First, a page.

It’s an ambitious project that was destined to be difficult.
The mission: To turn the blistering heat of the Northern Territory into a solar energy powerhouse supplying electricity to Singapore and Darwin.
The method: By building a giant 20-gigawatt solar farm — supported by the world’s biggest battery network — that connects to Darwin, before continuing to Singapore via a 4,200-kilometre-long cable running along the sea floor.
The cost: More than $30 billion.
When Sun Cable launched its enormous Australia-Asia PowerLink project in 2018, the company offered a new vision for Australia as a major exporter of renewable energy instead of fossil fuels.
For years, climate scientists have warned the Australian government will not reach its goal of net zero by 2050 if it keeps opening new coal, oil and gas projects.
Export figures show Australia continues to remain among the world’s largest exporters of fossil fuels, alongside Russia and Saudi Arabia.
Sun Cable’s enormous solar project — backed by billionaires Andrew “Twiggy” Forrest and Mike Cannon-Brookes — promises to supply up to 15 per cent of Singapore’s energy needs from 2028, and almost double Darwin’s current demand.
Its total carbon emissions abatement was estimated at 8.6 million tonnes of CO2 equivalent per year.
But last week, the company went into voluntary administration.
Forrest and Cannon-Brookes had apparent disagreements about investment strategies and the project’s direction.
These included the significant amounts of cash that Sun Cable was spending, and its failure to achieve certain milestones — as required by its venture capital funding agreement.
The chairman of Forrest’s Squadron Energy, John Hartman, says it no longer deemed the project commercially viable.
Some analysts have previously estimated the project’s undersea cable to Singapore would have cost at least $15 billion alone.
Sun Cable is yet to lock in contracts with Singapore.
However, the company says it has received letters of intent from potential customers.
So is it going ahead or not?
Cannon-Brookes, who remains the chair of Sun Cable, says it is.
A spokesperson from his private investment company, Grok Ventures, says the project remains on track.
“This lighthouse project will likely deliver significant outcomes for the company, attract further investor capital and create a new industry in Australia,” the spokesperson says.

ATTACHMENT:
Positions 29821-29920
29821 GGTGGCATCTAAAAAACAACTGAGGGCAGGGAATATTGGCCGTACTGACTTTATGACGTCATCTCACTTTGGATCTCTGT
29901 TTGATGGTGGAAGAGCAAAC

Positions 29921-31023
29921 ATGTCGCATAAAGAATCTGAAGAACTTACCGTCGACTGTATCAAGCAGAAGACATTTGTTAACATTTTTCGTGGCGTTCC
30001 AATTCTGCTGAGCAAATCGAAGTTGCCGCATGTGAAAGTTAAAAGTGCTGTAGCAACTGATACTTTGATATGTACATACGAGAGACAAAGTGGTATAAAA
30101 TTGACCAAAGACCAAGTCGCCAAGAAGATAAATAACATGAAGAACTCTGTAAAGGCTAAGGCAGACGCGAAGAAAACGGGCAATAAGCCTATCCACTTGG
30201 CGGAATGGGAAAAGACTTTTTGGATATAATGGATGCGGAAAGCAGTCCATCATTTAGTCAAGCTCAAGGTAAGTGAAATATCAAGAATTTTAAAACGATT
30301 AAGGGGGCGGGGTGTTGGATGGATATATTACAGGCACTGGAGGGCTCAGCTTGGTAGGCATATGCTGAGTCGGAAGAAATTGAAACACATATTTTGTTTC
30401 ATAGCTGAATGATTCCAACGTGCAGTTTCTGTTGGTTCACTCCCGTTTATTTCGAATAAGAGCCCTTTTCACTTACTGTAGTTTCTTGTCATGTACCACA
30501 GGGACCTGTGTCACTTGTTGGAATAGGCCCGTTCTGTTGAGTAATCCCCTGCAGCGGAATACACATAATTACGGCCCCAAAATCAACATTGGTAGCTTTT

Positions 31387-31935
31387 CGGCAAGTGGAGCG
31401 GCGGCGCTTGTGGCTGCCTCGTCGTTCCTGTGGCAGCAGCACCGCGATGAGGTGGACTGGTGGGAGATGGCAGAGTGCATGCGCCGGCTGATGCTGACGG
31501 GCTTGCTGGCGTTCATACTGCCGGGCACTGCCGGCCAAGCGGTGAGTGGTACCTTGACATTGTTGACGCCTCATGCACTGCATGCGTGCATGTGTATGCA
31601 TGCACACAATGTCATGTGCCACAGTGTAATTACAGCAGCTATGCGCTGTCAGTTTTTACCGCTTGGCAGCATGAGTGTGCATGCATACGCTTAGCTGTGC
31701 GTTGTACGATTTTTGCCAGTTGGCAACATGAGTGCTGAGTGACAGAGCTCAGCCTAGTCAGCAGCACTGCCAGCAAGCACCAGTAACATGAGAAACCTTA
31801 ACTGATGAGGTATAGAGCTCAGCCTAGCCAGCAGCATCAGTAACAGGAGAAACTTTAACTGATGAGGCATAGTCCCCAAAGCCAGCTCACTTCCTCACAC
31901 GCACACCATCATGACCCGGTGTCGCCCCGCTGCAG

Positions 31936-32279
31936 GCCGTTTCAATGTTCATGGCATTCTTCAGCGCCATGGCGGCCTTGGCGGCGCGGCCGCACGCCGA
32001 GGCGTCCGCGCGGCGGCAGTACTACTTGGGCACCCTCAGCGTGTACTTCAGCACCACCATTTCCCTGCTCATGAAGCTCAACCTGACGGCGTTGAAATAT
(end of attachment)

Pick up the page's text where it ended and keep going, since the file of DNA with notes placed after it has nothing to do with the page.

Forrest’s company agrees.
However, its vision no longer includes funnelling renewable energy through a cable all the way to Singapore.
Instead, Mr Hartman says the power could stay in Australia, and instead be used to produce green hydrogen and green ammonia.
Global advisory firm FTI Consulting has been appointed as Sun Cable’s administrator.
The next step will likely involve seeking expressions of interest for either a recapitalisation or sale of the business.
Whether the project goes ahead or not now lies in the hands of who successfully bids for financial control of the company.
The bidding process is expected to start within two weeks.
A temporary ‘blow’ to renewables
Energy finance analyst Bruce Robertson says the disruption to Sun Cable is “definitely a setback” for Australia’s growing renewables industry.
“It’s definitely a blow to renewables,” he says.
“And it’s definitely a blow to decarbonisation globally, because obviously Singapore is extremely land-constrained and needs this type of project to decarbonise.”
While Bruce Robertson says Australia must embrace more renewable energy projects, he says the plan for an undersea cable stretching more than 4,000 kilometres is a big challenge.
“You’ve only got to look at the link between Tasmania and Victoria … to see that underwater sea cables are difficult to maintain … and that was just in the Bass Strait, which is relatively shallow,” he says.
“I don’t want to put too much cold water on it because it may be possible, but [the cable to Singapore] will be very expensive and problematic to maintain.”
What does it mean for the economy?
If the project goes ahead as planned, it’s expected to inject $8 billion into the Australian economy, with most of it being spent in the Northern Territory.
Sun Cable has previously said it expected the first phase of construction to generate 1,750 jobs, as well as another 350 ongoing jobs across the project’s 70-year life span.
The NT’s Acting Chief Minister Nicole Manison says the company remains an important project for the territory.
“We understand the company will continue to work on the project while it seeks to address the current funding matter,” she says.
“We are confident new funding sources will be found and this world leading project can be delivered.”